Your Spine and Nervous System Implementation

Implementing Your Spine and Nervous System Brochure

spine-brochure-thumbnail.jpgYour Spine and Nervous System brochure was the result of attending Toulouse-Lautrec exhibit at the Denver Art Museum in the summer of 1999. Unlike opening like a book, the brochure describing the exhibit opened vertically, becoming tall and narrow.

I instantly saw a piece of paper with what seemed the approximate proportions of the lateral view of the spine. I could hard wait to get home and see if a life-size human spine would fit. It did! And the rest, as they say, is history.

Regardless of how you end up using it, be sure to imprint your practice information under the copyright notice.

Idea #1

On a particular office visit, say, the 4th visit, familiarize each patient with the content of the brochure, and then conduct this simple interchange. It's great for equipping patients to be more effective with urging their spouse to try chiropractic.

"This is a life-size human spine. The side view shows the proper spinal curves and the back view shows where the nerves go."

"When you're lying face down on the table and I'm gently pressing with my fingers along your spine, I'm identifying areas that feel stiff, tender or not moving right. That's called palpation."

"I'm circling the problem areas that are showing up in your particular spinal pattern. You can see the possible neurological implications by the adjacent nerves that could be involved."

"Take this home and palpate your husband's spine. Put X's where it's tender. Bring it back in and we can talk about what it means."

Idea # 2

Stimulate reactivations by enclosing a copy of the brochure with cover letter. Rather than listing the subluxations, some offices circle them on the posterior view of the brochure. Either way, it's a great way to remind patients of the relationships between the spine, nerves and function.

Dear (Inactive Patient),

It's been awhile since we've seen you. Hope you're doing great!

I came across this brochure that unfolds to life-size human spine. We often give copies of it to our active patients, but thought you'd enjoy one too.

While many of our patients are intrigued by the side view showing the spinal curves, I like the backside. It shows where nerves leave the spine to service the major organs and tissues.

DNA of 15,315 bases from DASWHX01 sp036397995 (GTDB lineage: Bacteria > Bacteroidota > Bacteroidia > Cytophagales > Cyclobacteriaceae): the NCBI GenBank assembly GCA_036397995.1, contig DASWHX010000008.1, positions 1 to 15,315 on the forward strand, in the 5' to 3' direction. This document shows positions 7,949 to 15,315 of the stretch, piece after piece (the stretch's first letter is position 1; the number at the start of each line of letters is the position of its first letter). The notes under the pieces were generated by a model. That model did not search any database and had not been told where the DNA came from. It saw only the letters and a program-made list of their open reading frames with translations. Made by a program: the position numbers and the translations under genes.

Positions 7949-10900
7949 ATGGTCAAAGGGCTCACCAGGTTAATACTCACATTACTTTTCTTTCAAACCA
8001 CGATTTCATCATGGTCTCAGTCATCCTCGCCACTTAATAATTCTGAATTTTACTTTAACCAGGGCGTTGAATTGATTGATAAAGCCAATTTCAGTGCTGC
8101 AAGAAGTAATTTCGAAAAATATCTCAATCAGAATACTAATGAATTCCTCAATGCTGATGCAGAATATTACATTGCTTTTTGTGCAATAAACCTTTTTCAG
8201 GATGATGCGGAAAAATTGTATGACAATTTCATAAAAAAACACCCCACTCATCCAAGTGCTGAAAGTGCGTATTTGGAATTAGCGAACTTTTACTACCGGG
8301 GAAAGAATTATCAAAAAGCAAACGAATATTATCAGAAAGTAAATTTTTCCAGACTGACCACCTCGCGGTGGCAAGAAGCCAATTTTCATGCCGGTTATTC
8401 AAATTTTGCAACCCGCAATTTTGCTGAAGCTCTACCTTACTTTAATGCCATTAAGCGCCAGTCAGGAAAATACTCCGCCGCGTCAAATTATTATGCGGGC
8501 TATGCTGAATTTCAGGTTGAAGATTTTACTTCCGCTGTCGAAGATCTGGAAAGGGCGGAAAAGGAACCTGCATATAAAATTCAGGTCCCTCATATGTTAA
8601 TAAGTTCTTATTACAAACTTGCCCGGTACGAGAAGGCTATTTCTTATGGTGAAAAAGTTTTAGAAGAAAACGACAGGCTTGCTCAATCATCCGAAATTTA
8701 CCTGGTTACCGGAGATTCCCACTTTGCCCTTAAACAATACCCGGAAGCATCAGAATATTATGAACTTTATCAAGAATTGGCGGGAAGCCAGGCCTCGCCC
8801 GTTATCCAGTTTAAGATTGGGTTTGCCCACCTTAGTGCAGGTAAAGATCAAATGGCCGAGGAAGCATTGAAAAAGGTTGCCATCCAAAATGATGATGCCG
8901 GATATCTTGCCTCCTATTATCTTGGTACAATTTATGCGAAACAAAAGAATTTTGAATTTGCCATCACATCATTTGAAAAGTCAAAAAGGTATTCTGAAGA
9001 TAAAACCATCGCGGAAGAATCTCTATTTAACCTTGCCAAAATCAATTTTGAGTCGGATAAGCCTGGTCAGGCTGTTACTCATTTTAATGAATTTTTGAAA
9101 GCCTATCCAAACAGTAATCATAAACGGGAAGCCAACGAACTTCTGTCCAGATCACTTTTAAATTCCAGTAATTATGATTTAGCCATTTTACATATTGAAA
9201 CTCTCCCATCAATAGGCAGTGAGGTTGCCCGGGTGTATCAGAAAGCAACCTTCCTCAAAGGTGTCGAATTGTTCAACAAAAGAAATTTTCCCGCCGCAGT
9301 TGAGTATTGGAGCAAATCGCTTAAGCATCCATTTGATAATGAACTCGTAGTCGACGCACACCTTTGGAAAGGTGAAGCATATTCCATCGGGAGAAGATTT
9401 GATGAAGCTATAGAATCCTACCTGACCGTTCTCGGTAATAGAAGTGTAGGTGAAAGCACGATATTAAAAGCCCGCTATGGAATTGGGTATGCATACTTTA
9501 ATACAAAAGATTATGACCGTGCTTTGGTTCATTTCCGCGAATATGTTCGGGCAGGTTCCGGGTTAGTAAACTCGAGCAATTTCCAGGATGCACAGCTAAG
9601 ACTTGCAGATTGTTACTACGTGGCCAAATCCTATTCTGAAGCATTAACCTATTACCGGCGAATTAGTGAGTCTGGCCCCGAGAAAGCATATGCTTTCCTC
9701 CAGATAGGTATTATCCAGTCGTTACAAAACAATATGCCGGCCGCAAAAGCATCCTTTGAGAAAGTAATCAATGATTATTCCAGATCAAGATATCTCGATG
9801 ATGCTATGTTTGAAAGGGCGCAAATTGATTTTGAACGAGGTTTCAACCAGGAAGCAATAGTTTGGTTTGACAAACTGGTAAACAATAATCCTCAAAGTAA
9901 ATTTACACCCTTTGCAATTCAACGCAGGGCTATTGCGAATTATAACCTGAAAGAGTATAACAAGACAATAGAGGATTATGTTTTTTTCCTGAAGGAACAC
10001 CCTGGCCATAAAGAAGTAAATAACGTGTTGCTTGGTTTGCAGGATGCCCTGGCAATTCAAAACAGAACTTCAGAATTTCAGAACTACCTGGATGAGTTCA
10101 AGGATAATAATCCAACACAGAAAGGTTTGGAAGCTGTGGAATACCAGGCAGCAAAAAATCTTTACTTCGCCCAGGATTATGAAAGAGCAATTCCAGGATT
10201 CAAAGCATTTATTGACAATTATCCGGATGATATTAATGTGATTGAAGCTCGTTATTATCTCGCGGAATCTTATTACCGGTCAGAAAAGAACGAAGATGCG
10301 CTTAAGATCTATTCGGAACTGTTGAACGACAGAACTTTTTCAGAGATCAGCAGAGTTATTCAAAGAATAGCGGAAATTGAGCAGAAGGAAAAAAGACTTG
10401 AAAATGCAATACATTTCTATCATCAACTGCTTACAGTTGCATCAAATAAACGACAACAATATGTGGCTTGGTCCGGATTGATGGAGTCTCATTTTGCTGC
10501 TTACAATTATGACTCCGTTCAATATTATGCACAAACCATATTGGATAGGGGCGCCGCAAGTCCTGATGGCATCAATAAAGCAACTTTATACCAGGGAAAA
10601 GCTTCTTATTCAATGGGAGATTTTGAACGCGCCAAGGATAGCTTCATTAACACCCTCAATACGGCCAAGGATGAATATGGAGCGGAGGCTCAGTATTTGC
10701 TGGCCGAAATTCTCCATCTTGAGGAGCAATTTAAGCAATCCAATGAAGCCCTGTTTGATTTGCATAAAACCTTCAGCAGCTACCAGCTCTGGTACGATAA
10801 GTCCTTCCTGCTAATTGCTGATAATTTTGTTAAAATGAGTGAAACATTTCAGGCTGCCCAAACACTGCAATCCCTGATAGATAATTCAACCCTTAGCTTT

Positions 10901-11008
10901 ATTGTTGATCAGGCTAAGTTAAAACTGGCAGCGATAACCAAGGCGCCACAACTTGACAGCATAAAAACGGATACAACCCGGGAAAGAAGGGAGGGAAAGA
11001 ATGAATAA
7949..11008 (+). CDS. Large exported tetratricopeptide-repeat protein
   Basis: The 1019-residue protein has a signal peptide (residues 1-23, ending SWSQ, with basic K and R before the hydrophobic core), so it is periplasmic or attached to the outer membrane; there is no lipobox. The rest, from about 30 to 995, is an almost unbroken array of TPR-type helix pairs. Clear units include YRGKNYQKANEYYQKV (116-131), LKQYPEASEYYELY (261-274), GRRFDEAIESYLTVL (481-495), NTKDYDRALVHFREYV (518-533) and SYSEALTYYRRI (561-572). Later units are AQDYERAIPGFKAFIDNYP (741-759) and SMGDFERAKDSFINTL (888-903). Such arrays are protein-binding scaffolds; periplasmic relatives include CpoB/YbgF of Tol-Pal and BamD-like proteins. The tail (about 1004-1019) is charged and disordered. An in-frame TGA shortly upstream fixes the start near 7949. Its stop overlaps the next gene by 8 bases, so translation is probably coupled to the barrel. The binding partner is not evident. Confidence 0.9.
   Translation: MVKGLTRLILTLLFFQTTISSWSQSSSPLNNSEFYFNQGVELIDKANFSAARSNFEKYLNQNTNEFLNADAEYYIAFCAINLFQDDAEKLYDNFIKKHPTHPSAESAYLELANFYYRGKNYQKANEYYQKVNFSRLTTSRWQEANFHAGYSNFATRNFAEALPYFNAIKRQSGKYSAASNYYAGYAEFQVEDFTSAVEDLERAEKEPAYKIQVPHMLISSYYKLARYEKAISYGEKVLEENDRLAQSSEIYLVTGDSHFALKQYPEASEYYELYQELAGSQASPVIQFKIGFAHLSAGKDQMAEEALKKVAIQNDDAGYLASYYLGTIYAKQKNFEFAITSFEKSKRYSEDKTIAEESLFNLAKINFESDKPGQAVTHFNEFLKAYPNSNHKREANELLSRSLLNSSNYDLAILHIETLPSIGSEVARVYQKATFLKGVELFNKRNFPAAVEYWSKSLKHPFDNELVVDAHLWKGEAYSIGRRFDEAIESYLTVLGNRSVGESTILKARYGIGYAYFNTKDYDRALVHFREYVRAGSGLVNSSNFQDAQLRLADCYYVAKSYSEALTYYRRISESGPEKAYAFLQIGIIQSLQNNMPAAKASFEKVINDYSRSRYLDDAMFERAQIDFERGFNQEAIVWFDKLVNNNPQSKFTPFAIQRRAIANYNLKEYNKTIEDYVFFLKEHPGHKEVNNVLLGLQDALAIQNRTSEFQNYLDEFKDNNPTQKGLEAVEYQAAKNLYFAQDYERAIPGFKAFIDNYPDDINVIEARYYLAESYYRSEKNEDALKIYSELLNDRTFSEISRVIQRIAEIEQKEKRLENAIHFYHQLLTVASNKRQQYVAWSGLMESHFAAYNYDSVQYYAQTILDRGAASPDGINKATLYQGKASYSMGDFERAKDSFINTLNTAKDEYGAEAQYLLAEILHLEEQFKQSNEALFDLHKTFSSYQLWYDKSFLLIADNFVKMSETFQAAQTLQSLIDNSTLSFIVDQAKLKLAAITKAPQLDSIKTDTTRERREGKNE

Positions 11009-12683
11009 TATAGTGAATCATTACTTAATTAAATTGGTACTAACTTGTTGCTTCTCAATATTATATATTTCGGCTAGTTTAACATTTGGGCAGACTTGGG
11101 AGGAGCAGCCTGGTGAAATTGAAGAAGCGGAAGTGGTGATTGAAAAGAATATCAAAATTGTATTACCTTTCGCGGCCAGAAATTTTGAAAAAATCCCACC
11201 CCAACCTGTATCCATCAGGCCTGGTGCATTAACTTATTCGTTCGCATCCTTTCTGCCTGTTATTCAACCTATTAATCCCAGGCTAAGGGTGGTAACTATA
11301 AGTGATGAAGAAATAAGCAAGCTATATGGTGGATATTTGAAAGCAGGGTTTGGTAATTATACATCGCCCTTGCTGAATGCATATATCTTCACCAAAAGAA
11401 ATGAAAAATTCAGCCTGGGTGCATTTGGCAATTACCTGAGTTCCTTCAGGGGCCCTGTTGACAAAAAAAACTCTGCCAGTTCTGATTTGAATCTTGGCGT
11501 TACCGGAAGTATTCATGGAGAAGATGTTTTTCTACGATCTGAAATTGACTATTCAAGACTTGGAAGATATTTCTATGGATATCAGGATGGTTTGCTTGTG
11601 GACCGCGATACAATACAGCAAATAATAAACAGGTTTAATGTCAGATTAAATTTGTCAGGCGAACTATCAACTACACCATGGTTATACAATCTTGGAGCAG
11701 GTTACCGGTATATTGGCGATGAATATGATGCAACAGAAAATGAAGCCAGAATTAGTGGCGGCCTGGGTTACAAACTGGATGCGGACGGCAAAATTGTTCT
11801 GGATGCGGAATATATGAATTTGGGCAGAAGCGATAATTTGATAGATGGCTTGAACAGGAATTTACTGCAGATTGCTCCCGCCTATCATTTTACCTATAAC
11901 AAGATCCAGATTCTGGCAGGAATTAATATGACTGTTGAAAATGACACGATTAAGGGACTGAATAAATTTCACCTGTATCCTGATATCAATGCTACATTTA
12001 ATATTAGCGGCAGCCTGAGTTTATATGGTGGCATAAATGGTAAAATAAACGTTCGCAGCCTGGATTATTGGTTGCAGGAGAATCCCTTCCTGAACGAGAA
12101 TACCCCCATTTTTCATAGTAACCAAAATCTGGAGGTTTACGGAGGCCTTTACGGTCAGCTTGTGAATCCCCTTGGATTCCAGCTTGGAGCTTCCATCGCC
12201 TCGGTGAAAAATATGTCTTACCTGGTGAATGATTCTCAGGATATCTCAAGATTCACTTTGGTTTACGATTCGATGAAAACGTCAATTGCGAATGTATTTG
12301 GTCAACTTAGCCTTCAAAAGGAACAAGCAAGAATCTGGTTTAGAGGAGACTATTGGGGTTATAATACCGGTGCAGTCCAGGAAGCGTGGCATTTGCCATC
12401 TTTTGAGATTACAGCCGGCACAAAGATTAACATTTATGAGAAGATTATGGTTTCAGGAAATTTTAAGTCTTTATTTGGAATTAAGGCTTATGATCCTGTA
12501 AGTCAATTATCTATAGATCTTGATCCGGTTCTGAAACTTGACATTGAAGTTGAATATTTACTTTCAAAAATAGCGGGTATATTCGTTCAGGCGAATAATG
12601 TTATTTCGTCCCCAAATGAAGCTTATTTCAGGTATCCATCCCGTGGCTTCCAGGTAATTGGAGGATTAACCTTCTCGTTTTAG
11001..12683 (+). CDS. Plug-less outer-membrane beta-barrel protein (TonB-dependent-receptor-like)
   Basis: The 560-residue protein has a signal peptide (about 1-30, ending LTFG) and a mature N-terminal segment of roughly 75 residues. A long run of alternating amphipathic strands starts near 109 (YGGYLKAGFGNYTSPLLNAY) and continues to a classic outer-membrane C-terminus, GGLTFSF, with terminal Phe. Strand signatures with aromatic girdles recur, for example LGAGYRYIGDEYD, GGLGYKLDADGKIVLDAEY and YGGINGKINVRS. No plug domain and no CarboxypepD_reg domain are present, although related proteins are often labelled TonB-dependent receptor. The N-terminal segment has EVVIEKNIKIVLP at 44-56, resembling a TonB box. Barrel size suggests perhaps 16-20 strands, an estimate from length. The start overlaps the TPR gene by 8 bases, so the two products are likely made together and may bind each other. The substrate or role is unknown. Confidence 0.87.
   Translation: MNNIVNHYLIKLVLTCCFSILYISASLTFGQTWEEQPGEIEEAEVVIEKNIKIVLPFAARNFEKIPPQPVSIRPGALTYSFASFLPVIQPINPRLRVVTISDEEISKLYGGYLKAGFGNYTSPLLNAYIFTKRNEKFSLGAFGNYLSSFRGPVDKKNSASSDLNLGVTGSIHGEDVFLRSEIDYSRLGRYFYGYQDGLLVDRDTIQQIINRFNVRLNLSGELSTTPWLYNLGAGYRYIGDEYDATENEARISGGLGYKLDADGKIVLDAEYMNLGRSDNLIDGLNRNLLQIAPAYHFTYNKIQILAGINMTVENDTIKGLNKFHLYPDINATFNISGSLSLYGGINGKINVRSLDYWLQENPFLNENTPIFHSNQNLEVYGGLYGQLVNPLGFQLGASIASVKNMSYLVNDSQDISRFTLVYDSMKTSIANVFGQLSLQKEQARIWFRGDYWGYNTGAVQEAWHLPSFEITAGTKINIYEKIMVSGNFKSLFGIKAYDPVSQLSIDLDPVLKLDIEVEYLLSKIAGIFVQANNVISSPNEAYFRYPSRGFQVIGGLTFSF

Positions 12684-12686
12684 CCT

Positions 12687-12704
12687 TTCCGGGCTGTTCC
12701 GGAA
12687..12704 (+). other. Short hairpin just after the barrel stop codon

You may recall that I used to adjust you in the areas of: (list subluxations)

Over the years, many of our patients who discontinued their care when they felt better, suffered a relapse. It's hard to predict if or when. If that's been your experience, we'd love to have you back. If not, we'll put you down as one more chiropractic success story!

Again, thanks for the opportunity to participate with you in the recovery of your health.

Warmest regards,

Idea #3

And while it wasn't designed as a first-visit post-examination handout, some offices present it to patients at the conclusion of their examination, as kind of a “mini-report.” At the conclusion of your examination, show the structural distortions you found. Use a red marking pen to indicate a forward leaning head, scoliosis, disc wedging, loss of curve or other key findings. Use a yellow highlighter to draw attention to one or more of the 32 terms on the lateral side. And then send home with the patient.

Idea #4

List your findings on the cover and give it to the most promising participants at a spinal screening. Those new to chiropractic are fascinated by the bone-nerve connection you take for granted.

Idea #5

If you conduct school programs, career day presentations or other outreach activities with children, this is an inexpensive handout to leave behind. This brochure captivates children, increasing the likelihood that it'll get home to their parents and awaken their understanding of the relationship between the spine and nervous system.

Buy the brochure.